MIT Researchers Turn COVID-19 into a Classical Melody Using AI
Comprehending how the coronavirus works is crucial right now as the outbreak keeps spreading across the world. Scientists and researchers are turning to novel ways to do so, and one such method was turning the coronavirus into a tune.
MIT researchers have used artificial intelligence (AI) to transform the coronavirus into a classic melody, which will hopefully enable scientists to better understand how the virus functions.
"Viral Counterpoint of the Coronavirus Spike Protein"
Leaving aside the fact that the tune's name doesn't easily roll off the tongue: Viral Counterpoint of the Coronavirus Spike Protein, what these MIT researchers have managed to create is truly quite novel.
Creating an AI system that turns the coronavirus' structure into a melody could indeed assist scientists to spot specific details of COVID-19 that they may not have noticed until now.
The AI-built tune is an accurate audible representation of how the coronavirus' spike proteins work. These spread the infection by reaching out of the virus and latching on to human cells. The name "corona", which means crown in Latin, is due to the fact that these spikes make the surface of the virus look like a crown.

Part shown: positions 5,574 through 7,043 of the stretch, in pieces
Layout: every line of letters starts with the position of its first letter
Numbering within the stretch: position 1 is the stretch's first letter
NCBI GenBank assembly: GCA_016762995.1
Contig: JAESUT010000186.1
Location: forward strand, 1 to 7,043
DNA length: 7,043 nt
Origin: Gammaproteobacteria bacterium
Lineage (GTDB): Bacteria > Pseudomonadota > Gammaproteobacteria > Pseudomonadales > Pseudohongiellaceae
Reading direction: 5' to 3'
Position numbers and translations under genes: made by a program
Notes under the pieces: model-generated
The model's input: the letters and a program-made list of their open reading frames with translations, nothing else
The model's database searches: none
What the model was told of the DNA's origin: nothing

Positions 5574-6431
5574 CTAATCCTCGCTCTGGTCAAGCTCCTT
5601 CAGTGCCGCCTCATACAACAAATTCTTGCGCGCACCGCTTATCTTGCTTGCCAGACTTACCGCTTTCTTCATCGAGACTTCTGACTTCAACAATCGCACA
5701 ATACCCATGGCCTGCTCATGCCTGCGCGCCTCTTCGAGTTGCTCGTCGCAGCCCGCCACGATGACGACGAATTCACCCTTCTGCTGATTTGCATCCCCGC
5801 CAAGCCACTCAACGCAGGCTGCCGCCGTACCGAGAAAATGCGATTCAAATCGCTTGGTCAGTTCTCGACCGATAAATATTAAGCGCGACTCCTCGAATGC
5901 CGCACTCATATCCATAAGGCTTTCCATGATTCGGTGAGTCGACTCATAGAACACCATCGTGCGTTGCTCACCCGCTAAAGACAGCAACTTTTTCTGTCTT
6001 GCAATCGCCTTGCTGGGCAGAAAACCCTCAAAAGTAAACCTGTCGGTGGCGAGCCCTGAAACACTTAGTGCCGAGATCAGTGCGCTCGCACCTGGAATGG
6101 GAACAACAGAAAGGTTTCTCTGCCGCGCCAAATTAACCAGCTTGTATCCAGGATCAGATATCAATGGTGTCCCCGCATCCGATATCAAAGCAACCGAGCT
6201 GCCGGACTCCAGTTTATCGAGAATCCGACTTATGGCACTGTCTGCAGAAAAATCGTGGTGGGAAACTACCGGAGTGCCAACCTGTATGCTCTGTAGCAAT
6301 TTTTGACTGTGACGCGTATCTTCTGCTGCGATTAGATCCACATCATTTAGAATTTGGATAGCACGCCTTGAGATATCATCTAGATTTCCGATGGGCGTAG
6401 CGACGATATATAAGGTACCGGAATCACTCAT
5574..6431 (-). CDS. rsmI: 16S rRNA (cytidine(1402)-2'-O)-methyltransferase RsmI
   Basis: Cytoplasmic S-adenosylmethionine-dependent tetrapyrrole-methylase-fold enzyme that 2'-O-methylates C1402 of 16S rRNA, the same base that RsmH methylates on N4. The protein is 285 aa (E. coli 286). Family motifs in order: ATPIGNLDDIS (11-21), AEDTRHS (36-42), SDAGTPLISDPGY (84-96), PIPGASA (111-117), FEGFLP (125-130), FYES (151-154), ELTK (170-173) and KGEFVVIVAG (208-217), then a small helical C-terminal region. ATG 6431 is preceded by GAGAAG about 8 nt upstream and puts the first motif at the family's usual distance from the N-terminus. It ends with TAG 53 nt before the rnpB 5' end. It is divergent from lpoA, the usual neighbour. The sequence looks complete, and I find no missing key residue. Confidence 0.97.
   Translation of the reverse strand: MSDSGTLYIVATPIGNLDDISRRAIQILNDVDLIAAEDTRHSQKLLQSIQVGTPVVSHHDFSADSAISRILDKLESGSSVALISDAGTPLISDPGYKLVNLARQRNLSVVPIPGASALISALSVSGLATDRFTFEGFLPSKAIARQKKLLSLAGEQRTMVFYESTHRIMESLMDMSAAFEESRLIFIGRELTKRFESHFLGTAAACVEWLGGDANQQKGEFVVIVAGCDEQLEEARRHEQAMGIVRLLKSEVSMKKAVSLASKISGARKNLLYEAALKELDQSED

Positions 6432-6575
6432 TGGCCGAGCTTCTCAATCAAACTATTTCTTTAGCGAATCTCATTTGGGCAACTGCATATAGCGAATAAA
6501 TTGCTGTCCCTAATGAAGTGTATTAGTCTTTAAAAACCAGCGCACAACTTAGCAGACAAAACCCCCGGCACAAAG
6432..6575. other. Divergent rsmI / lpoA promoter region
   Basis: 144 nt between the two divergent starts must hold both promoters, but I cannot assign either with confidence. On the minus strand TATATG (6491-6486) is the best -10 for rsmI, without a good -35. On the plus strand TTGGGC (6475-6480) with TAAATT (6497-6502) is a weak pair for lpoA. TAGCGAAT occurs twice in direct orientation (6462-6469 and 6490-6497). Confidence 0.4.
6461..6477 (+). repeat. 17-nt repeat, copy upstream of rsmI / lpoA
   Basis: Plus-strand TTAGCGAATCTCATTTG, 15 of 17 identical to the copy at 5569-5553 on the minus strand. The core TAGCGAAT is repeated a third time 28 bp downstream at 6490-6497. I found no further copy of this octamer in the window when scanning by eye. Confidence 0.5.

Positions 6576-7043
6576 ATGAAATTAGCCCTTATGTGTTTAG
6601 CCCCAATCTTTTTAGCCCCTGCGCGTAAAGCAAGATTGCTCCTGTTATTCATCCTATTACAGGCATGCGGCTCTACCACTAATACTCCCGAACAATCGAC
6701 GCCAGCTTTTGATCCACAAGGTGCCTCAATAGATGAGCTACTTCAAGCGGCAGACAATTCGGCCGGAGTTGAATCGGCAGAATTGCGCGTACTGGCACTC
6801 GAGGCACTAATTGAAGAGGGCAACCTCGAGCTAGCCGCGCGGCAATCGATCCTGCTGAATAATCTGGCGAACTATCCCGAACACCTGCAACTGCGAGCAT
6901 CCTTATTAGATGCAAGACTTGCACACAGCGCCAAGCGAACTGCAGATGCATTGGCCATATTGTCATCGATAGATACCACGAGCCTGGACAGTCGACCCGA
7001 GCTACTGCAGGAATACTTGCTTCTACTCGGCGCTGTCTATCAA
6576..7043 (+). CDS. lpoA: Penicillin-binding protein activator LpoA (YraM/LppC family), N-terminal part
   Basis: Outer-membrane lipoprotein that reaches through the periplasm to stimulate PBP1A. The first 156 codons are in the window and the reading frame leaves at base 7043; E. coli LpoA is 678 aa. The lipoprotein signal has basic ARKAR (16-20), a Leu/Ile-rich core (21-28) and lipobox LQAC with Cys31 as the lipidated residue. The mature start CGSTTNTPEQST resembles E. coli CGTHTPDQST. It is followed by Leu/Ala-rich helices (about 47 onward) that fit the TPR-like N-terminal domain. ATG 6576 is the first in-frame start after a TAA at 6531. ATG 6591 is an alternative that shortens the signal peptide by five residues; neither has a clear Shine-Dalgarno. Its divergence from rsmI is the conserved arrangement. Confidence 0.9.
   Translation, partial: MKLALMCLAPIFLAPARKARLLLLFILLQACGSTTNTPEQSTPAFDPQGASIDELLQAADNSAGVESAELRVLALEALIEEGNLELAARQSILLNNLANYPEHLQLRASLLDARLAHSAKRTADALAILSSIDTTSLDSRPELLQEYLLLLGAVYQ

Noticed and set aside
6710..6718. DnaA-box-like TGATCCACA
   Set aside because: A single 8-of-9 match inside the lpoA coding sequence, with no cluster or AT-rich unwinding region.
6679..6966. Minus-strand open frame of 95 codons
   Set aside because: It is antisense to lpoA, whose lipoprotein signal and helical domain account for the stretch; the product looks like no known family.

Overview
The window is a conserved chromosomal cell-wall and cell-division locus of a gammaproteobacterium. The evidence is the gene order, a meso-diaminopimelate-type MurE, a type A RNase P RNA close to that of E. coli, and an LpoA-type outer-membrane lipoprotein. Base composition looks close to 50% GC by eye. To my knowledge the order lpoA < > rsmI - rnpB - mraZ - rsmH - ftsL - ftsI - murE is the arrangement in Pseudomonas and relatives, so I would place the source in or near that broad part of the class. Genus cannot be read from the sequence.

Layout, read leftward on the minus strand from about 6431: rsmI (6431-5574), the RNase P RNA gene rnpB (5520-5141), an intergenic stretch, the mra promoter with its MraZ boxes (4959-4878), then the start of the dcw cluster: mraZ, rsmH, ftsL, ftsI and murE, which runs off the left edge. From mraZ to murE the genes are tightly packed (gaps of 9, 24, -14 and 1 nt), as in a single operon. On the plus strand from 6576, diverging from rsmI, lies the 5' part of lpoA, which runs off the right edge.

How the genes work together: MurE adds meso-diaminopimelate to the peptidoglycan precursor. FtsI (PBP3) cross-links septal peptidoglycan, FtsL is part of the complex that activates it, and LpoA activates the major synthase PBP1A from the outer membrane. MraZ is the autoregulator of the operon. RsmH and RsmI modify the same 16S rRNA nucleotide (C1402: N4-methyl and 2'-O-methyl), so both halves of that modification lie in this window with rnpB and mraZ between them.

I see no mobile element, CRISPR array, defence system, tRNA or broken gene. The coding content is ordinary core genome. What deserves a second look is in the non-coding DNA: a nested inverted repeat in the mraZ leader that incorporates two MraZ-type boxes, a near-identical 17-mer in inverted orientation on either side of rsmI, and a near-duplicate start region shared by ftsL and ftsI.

The coronavirus' spikes are made up of amino acids, and it's these that the MIT researchers turned into sounds. Each amino acid was given a unique note in the musical scale.
Following this, the team created an algorithm that converted the data into a melody, which shows how the proteins are arranged. Have a listen to it below:
MIT shared a Q&A online in which project lead, Mark Buehler, explained the motivation behind their idea. Here are some of his explanations as to why this piece of music could in fact help scientists uncover further information about the coronavirus:
"Our brains are great at processing sound! In one sweep, our ears pick up all of its hierarchical features: pitch, timbre, volume, melody, rhythm, and chords," he said.
"We would need a high-powered microscope to see the equivalent detail in an image, and we could never see it all at once. Sound is such an elegant way to access the information stored in a protein."
This type of research could assist scientists as follows: "We could search for a new protein that matches the melody and rhythm of an antibody capable of binding to the spike protein, interfering with its ability to infect," explained Professor Buehler.
A young engineer called Robert Sansone won the first prize, and winnings of $75,000, at this year's Regeneron International Science and Engineering Fair (ISEF), the world's largest international high school STEM competition.